When we try to deal with our pet’s problem behavior, it’s important to understand the reason for the behavior. Invariably, there isn’t just one cause, one thing we can point a finger to, but multiple reasons for why the behavior occurs. Likewise, the treatment plan needs to take a multi-faceted approach. Sometimes the remedies may not seem directly relevant to the behavior, but very often they are the easiest to implement, and may result in a behavior that seems much less of a problem. These remedies also set the stage for successful training.
Another important consideration has to do with the functional nature of the behavior. Where we view the behavior as a problem, it may be that our pet perceives it as an important and effective way to stay safe, for example. Are we, in effect, asking our pet to give something up that helps them feel more secure without helping them find other ways to feel safe? By considering the functional nature of behavior and taking a multi-dimensional approach to a problem behavior, we can address this so that the remedy works for our pets and the people in their lives.
When part of the solution involves training, we often teach an alternative behavior, one that is incompatible with the problem behavior. It’s not necessary to teach the pet what not to do, i.e. punish the behavior, and it is more effective to teach them what to do instead, i.e. reinforce an alternative behavior. It’s also necessary to arrange things so that the dog won’t continue doing the behavior we want to change. We call this management. As long as there is opportunity for the pet to continue rehearsing the behavior you are trying to change, little progress can be made.
“Science tells us that one of the most effective ways to manage fear in animals is to allow the organism some control over their environment.” I think this is a quote from Dr. Susan Friedman. So many of the behavior problems that I see have some basis in fear, and so it is vital that our treatment plan include ways that the animal can have more control over outcomes. While we can’t give the animals in our care complete control over many things, it is surprisingly easy to provide more, and we would expect to see a decrease in the problem behaviors we wish to change as a result.
A thoughtful approach to a puppy’s socialization needs should begin with the breeder. When this is the path taken by soon-tobe new puppy guardians, choosing a breeder that knows the appropriate kind and amount of daily handling and exposure to physical stimuli is so important – important to the long-term behavioral, emotional and physical well being of a developing puppy.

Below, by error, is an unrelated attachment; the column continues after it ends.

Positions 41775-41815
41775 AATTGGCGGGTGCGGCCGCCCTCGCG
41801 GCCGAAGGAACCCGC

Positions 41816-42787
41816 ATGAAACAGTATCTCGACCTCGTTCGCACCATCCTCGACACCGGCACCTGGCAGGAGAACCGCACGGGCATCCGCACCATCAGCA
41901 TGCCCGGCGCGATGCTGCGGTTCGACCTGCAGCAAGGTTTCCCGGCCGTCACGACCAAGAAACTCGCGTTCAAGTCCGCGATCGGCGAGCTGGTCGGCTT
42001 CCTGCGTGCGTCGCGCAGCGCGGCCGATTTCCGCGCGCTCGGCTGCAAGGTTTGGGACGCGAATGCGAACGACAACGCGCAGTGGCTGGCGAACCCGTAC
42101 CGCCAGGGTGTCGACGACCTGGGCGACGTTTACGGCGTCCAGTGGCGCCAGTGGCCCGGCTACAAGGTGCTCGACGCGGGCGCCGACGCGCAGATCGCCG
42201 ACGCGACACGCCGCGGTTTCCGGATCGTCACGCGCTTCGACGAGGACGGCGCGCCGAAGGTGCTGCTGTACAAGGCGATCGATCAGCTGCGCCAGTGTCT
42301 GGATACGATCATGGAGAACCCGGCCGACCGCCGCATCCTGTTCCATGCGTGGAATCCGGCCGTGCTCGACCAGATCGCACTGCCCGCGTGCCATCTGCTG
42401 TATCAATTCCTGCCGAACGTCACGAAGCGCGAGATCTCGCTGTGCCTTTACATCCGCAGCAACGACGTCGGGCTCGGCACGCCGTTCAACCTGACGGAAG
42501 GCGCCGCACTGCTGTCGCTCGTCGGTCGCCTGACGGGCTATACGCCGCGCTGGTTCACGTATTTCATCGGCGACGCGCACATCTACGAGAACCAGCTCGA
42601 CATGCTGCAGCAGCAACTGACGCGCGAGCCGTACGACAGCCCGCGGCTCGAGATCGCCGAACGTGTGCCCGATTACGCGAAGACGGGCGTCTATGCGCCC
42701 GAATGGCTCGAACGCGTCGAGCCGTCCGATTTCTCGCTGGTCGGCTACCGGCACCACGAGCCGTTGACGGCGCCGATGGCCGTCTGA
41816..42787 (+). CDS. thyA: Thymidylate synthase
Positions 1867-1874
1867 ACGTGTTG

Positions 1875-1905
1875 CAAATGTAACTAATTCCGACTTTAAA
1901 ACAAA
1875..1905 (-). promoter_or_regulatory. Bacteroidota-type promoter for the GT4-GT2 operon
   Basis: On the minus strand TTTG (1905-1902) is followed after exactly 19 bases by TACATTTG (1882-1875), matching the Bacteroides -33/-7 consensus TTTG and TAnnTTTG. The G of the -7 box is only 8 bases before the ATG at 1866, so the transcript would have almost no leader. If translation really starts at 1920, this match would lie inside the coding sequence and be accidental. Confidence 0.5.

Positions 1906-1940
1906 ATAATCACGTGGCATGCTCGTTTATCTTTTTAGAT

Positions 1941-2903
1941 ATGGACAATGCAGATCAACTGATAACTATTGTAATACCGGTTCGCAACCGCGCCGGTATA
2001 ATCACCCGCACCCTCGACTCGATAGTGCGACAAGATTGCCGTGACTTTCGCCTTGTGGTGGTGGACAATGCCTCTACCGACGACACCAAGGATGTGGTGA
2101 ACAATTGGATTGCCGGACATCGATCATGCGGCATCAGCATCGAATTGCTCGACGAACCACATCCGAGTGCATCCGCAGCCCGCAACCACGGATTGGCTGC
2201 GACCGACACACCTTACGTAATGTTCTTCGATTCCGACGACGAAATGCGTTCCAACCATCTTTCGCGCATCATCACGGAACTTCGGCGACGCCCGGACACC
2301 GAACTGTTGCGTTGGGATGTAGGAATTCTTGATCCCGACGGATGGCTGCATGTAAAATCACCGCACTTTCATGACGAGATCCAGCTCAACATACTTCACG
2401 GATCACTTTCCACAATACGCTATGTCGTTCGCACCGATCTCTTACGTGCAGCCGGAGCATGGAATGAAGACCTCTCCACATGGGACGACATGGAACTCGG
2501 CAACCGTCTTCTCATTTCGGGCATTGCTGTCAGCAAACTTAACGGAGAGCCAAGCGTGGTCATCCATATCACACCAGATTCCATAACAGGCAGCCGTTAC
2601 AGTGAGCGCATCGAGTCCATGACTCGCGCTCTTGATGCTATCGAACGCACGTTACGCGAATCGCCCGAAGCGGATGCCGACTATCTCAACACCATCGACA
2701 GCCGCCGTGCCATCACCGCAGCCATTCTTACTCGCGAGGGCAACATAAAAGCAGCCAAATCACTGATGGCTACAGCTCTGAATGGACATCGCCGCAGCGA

But no matter where or when you get your puppy, a well-socialized puppy is more likely to grow into a confident and reliable dog, one that you can safely take anywhere. Once the puppy is in your care, developing his or her confidence through positive exposure to a variety of things should be your primary focus in your first weeks together. An unpleasant experience can leave your dog with long lasting fears. Similarly, a puppy that isn’t provided positive exposures will likely develop into an adult dog that is fearful and lacks confidence.
Soon after puppies are born, during their first period of socialization, they interact with their mother and littermates. It’s during this time that they learn to recognize their own kind and how to communicate with them. At 6-12 weeks of age, the second period of socialization, they begin to learn to adapt to humans and our environment, and continue to learn social skills with dogs outside their litter. This is the time to provide them supervised opportunities to play with other puppies. This is also the time to teach them to play with people and toys, and to learn to interact with people and earn treats from them.
There are a couple periods when puppies are more likely to experience fear to new things – around 8-10 weeks of age, and again around 6-14 months. It’s important to be aware of this and to do your best to prevent traumatizing events from happening during these times. Furthermore, even though your puppy is beyond the 12-week mark, it does not mean that there isn’t a need to continue socialization. In fact, puppies that are wellsocialized up to 12 weeks can still become fearful if positive social experiences do not continue to occur.